My first bread came out of the oven – and it hadn’t risen as much as I had hoped, I still crossed my fingers, although after cutting it through, we found it was still quite dough-y inside. Nice flavour, but texture was all wrong. I still have the starter dough though, and Nick has been making bread every weekend with it – although adding yeast to it – and it has been rising quite well. I wish I could part more information for you on troubleshooting, although as a newbie myself, I am just going to try and keep the starter and continue to feed it and hope the yeast becomes happier. At the moment I have it in the fridge, as I am a little scared I will forget about it on the bench and it will mould again.

Even though the texture of this first bread was not so great, I still made the mushrooms from the given recipes and added some goats cheese on top, and you could hardly notice the bread’s heaviness once it was grilled and had a lovely topping on it.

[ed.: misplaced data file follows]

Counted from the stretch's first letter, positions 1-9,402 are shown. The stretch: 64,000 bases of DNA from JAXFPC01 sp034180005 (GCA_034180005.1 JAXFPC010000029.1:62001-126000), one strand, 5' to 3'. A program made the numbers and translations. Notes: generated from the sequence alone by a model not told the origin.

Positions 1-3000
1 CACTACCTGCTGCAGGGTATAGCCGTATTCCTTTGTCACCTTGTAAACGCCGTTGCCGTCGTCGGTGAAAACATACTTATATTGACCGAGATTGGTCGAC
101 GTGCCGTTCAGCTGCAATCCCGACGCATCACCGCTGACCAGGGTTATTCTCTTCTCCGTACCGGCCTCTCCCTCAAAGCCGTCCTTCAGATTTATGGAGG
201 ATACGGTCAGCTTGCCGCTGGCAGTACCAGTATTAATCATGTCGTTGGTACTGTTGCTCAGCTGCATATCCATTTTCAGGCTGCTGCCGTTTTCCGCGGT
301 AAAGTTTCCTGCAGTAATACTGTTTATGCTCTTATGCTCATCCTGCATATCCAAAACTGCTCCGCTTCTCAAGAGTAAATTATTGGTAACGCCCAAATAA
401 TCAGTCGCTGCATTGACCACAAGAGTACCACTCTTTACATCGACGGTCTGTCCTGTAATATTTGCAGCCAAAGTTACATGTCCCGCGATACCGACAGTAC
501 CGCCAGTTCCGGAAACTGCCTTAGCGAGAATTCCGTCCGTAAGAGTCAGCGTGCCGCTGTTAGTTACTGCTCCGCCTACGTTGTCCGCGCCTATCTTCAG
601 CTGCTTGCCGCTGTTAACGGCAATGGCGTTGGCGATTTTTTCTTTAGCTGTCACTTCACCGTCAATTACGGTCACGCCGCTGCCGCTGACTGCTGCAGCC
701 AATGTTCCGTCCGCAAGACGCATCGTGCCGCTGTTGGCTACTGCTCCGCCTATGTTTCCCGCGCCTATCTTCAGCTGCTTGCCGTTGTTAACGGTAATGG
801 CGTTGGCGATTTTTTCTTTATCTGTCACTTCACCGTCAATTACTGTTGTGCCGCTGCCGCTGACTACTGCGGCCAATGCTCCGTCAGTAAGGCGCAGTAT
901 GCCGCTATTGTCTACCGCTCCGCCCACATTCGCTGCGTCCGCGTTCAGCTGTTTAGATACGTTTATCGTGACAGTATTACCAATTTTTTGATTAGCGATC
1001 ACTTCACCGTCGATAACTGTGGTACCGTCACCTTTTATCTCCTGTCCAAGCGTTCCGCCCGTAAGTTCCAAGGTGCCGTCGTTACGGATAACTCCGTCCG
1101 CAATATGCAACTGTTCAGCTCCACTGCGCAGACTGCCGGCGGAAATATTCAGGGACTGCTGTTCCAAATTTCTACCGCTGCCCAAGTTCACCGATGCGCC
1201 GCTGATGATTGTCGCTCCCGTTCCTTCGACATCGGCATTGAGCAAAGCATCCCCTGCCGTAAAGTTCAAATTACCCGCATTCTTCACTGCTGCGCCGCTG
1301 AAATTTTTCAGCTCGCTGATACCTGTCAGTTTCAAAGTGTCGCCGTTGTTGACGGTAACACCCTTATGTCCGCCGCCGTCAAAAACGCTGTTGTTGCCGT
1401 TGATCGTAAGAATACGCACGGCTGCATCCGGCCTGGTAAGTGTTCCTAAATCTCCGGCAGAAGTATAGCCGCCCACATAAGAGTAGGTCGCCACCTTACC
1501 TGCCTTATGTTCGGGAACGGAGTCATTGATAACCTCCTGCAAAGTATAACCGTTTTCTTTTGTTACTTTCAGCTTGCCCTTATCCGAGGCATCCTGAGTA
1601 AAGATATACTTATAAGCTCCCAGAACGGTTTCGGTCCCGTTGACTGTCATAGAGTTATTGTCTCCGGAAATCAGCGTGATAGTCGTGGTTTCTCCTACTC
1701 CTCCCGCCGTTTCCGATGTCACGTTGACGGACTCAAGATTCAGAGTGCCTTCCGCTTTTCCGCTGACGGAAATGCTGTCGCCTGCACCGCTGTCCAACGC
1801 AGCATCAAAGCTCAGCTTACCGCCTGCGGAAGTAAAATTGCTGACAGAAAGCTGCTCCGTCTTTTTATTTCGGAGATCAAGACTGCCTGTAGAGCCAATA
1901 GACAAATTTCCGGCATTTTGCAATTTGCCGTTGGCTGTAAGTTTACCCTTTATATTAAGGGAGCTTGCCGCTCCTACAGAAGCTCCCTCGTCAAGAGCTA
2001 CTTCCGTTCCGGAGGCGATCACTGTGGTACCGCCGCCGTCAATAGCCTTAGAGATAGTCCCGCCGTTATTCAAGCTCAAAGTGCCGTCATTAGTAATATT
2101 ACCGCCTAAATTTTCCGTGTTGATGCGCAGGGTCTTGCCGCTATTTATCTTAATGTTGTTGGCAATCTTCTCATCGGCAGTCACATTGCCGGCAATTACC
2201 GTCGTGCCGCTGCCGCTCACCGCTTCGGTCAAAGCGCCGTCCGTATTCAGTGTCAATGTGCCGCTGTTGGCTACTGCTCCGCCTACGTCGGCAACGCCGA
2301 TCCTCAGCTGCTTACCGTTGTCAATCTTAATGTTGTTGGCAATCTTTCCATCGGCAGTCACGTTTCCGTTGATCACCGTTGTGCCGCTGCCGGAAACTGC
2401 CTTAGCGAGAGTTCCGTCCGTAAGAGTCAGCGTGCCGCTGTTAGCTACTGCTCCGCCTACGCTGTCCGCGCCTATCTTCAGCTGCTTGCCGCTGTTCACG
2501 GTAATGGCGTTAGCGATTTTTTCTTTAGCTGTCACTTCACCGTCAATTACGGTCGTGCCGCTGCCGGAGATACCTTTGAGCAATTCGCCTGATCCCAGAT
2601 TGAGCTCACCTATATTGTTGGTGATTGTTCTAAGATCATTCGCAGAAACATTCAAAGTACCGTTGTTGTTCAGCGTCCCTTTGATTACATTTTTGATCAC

Nick's sourdough - with a little yeast added

Thanks to our host (Jessica of My Recipe Project) for last month’s challenge – we are finally making sourdough – and I might just have the confidence to make more starter doughs…? 🙂

French Country Bread

Servings: 1 large loaf plus extra wheat starter for further baking

Wheat Starter – Day 1:
Ingredients
4 1/2 tablespoons (70 ml) (40 gm/1 ½ oz) stoneground breadmaking whole-wheat or graham flour
3 tablespoons (45 ml) water
Total scant ½ cup (115 ml) (3 oz/85 gm)

Directions:
1. In a Tupperware or plastic container, mix the flour and water into a paste.
2. Set the lid on top gently, cover with a plastic bag, to prevent messes in case it grows more than expected!
3. Set somewhere warm (around 86 F if possible). I sometimes put mine on a windowsill near a radiator, but even if it’s not that warm, you’ll still get a starter going – it might just take longer.

Wheat Starter – Day 2:
Ingredients
4 1/2 tablespoons (70 ml) (40 gm/1 ½ oz) stoneground breadmaking whole-wheat or graham flour
3 tablespoons (45 ml) water
scant 1/2 cup (115 ml) (3 oz/85 gm) starter from Day 1
Total scant cup (230 ml) (6 oz/170 gm)

Directions:
1. Stir the flour and water into the mixture from Day 1, cover, and return to its warm place.

Wheat Starter – Day 3:
Ingredients